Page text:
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    I think several on here hit the nail on the head that the main difference is durability for being off trail and carry meat etc. For rifle hunting I have more or less don't care about camo so that isn't a major concern. But I do want something that holds up and has a lot of organization to help me setup camp quickly and get on the trail quickly and know where everything is. I expect to be able to get my spotting scope out quickly, have hydration, something to hold some trail snacks, and something to securely carry my firearm or bow securely.

    I have decided on 2 packs that work best for me and the type of hunting I do.

    The KUIU Icon 6000 is my go to multi-day pack. It is well designed and laid out specifically for hunting. I carried a 124 pound moose quarter out and all the weight was well balanced on my hips and I could get my fingers through the straps at the top of my should so no load was bearing on my shoulders. It is pretty impressive and lightweight as well. With that setup including rifle, scope and water I was at 34.5 pounds for 5 nights with 1/2 of my tent setup. The expansive cc's allows me to get a boned out deer and my gear out in a single trip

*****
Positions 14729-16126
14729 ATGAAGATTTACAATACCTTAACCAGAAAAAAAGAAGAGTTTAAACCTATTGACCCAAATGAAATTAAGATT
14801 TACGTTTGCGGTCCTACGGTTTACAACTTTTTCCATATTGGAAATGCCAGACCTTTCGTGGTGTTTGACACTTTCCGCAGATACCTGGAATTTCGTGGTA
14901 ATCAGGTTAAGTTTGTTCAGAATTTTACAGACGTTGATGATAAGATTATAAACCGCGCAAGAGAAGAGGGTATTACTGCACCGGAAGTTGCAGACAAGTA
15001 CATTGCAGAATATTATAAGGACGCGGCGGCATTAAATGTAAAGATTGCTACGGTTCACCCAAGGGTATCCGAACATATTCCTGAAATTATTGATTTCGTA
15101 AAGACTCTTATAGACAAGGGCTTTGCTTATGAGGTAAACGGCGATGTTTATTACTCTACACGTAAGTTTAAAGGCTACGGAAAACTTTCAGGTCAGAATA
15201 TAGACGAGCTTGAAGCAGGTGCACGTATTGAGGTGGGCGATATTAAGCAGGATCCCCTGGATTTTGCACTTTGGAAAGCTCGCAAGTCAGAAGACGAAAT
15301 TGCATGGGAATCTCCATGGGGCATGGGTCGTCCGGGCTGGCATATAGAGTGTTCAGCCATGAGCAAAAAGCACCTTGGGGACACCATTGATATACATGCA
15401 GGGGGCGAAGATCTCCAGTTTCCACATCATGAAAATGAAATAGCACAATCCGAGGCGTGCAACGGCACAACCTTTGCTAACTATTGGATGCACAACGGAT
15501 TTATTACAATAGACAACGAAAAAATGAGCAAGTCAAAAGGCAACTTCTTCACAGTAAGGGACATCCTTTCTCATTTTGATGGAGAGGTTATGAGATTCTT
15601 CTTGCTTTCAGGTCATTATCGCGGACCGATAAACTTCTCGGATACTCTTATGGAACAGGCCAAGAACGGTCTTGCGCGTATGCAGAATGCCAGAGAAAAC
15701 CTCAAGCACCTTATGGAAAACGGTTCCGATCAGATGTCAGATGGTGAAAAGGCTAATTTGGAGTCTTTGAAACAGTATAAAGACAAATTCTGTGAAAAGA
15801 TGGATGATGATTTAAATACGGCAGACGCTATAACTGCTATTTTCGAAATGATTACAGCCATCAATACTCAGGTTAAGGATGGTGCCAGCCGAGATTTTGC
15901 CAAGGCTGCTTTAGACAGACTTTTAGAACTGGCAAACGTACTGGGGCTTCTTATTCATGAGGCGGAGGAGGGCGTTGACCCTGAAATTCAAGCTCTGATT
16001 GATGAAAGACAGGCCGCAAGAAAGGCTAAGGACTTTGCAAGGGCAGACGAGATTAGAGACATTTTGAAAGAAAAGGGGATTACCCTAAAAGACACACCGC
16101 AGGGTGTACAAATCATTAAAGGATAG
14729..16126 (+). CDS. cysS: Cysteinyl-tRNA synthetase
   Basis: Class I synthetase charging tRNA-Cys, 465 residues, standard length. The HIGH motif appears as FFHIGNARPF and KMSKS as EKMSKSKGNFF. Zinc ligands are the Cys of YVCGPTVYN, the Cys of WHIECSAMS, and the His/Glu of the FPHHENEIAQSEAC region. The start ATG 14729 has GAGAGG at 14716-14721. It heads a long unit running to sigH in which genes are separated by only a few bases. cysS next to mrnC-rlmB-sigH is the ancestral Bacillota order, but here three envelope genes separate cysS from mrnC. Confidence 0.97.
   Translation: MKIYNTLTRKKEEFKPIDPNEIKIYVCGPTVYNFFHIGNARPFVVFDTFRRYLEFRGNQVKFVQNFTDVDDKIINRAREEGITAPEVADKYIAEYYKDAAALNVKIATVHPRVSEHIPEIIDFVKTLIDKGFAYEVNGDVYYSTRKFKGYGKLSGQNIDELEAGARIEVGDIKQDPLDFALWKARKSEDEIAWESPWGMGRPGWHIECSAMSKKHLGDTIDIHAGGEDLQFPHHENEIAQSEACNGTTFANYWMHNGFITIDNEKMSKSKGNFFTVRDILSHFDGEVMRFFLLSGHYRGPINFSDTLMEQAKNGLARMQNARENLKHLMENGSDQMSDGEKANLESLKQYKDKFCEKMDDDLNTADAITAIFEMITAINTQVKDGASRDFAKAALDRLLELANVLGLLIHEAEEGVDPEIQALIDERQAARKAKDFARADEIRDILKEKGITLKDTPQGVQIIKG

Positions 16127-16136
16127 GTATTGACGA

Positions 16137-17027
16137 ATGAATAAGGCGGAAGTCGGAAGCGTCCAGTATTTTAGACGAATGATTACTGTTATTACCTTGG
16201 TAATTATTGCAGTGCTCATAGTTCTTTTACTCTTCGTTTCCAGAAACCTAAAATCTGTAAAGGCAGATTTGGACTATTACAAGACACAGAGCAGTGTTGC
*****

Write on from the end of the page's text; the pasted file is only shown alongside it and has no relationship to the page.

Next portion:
The Badlands Sacrafice is super light and a good option for a few days and also is my day pack. I carried a bone out deer and antlers last year out, minus my gear, with this setup and it was all it could handle. But to shave a couple of pounds and get in somewhere quick I am holding onto this pack.
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    I ended up getting the sacriface as a day pack and buying the eberlestock J34. Now I need to narrow my backpack list to the essentials.....

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    I tried on so many backpacks that the clerk started getting upset. But hey...I have old back injuries from my motorcycle days and a pack can cripple me. The Eberlestock X1 fits perfectly, allows me to carry a bow, rifle or both all day without pain. I have a Sitka Gear Optifade Ascent 20 pack that is quite balanced, light and comfortable too. One thing everyone else has avoided mentioning is that in addition to strength, comfort, camo, and quietness, these packs also have something of a "cool factor" that other packs lack. For example, you hunt for 4 days, shoot an elk and debone the animal and strap the 400pt antlers to your pack. It has a blaze rain cover that prevents some moron from shooting you in the head as you hike out. That's cool!!!